Is it possible to make yoghurt by adding BioGaia’s probiotic L. reuteri strains to milk?

It cannot be recommended to use BioGaia’s probiotic Lactobacillus reuteri strains for yoghurt production. The BioGaia L. reuteri strains are probiotic bacteria of human origin that thrives in the human GI tract and exerts its effect there. It does not produce the right compounds that turn milk into yoghurt. They do not multiply properly and do not give texture or flavor to the product when fermented in any type of food.

BioGaia cannot take responsibility for the safety of “yoghurt products” produced at home with our probiotic strains.

Can BioGaia products be taken together with antibiotics?

Yes, BioGaia producs can be taken together with antibiotics. Antibiotics disrupt the natural balance in the gut. As BioGaia products help to maintain a balanced gut microbiota, they may reduce common side effects of antibiotics. We recommend to take the antibiotic two hours before or after the probiotic.

What are the health benefits of probiotics?

Probiotics have shown beneficial effects in gastrointestinal disorders such as colic, constipation, and diarrhea. Promising results have also been shown for the maintenance of a normal immune function and protection against infections. Further, probiotics have  shown benefits in oral health. BioGaia offers clinically-proven and user-friendly probiotic products to consumers world wide. Due to the regulatory situation we cannot communicate the effect of our products or claim health benefits. In Europe the use of nutrition and health claims is regulated by the European Food Safety Authority (EFSA) and today there are no approved health claims for probiotics.

Why is it important to define a probiotic bacteria on strain level?

Bacteria are classified into genus, species and strains. Probiotic strains of the same species have different characteristics, and may therefore have different health effects. For example, clinical studies with the two strains, Lactobacillus reuteri ATCC PTA 6475 and Lactobacillus reuteri DSM 17938, have shown different effects in clinical studies. That is why a probiotic product must be defined on strain level.

What is the difference between probiotics and prebiotics?

Probiotics are live microorganisms that, when administered in adequate amounts, confer a health benefit on the host. Prebiotics are fibres and carbohydrates that stimulate the growth of bacteria in the gastrointestinal tract.

What does the company name BioGaia mean?

The name BioGaia is made up of two words, Bio and Gaia. Bio stands for life and living organisms, natural, and ecological systems. Gaia, according to Greek mythology, is a goddess, the creator of all life, the sister of Eros and a personification of the Earth.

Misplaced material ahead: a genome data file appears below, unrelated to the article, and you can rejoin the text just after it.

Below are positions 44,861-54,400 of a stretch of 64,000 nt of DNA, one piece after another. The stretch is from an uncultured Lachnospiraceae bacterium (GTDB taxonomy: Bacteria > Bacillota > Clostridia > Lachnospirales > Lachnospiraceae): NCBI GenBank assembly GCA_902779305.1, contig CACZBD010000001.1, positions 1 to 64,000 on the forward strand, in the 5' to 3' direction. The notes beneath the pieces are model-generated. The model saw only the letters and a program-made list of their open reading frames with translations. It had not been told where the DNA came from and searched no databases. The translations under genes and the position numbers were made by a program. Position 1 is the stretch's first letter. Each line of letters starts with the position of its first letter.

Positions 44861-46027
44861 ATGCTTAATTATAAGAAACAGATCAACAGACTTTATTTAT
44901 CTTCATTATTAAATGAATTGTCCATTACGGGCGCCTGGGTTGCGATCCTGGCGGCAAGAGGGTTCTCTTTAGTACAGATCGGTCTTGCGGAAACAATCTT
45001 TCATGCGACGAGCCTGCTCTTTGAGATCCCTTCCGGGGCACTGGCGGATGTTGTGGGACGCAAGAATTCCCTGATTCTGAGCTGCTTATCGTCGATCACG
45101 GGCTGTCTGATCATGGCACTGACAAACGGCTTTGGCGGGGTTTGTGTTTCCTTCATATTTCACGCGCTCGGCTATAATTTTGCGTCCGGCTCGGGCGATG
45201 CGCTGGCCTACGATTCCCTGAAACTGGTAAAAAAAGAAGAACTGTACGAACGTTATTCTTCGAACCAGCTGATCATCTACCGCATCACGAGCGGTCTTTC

What are probiotics?

Probiotics are good bacteria that can be found in dietary supplements and sometimes in dairy products. Probiotics are defined as ”live microorganisms that, when administered in adequate amounts, confer a health benefit on the host.” (WHO/FAO 2002, Hill C et al. 2014). An important criterium for qualifying as a true probiotic is that health benefits have been proven in clinical studies. Furthermore, a probiotic product must contain the same bacterial strain(s) and the same dose that was used in the clinical studies.


Effectiveness of Lactobacillus reuteri in children with active distal ulcerative colitis

This was a prospective, randomised, double-blind and placebo-controlled trial in children (6-18y) with moderately active distal ulcerative colitis who were concomitantly treated with oral mesalazine. The aim was to investigate the adjunctive effect of the probiotic on inflammation and cytokine expression in the rectal mucosa.

Forty children were enrolled, of whom 31 completed the 8-week study. Lactobacillus reuteri ATCC 55730 (10^10 CFU, n=16) or placebo (n=15) was administered once daily as a rectal enema before bedtime.

The score for the Mayo Disease Activity Index, DAI, (including the criteria stool frequency, bleeding, physician’s assessment of disease activity and mucosal appearance) was evaluated at baseline and on the day after the intake of study product had stopped. The Mayo DAI decreased significantly in the Lactobacillus reuteri group: 3.2 ± 1.3 vs. 8.6 ± 0.8 at baseline (p < 0.01), compared to placebo: 7.1 ± 1.1 vs. 8.7 ± 0.7 (NS); p<0.001 for mean values between groups. The histological score was significantly decreased in the active group: 0.6 ± 0.5 vs. 4.5 ± 0.6 (P < 0.01), but not in the placebo group (2.9 ± 0.8 vs. 4.6 ± 0.6, NS). The mucosal expression of cytokines was evaluated at baseline and after 8 weeks. It was significantly changed only in the Lactobacillus reuteri group: the anti-inflammatory IL-10 increased (p<0.01) whereas the pro-inflammatory IL-1beta, TNF-alpha and IL-8 all decreased (p<0.01). Clinical remission (DAI < 2.0) was achieved in 5 patients (31%) taking the probiotic but in none of the placebo subjects (p<0.05). All patients in the Lactobacillus reuteri group showed a clinical response, defined as a decrease of ≥ 2 points in the Mayo DAI, compared to 53% in the placebo group. No disease flare-ups occurred in any of the groups.

In children with active distal ulcerative colitis, rectal infusion of Lactobacillus reuteri effectively attenuated mucosal inflammation and changed the mucosal expression of cytokines to a less inflammatory pattern.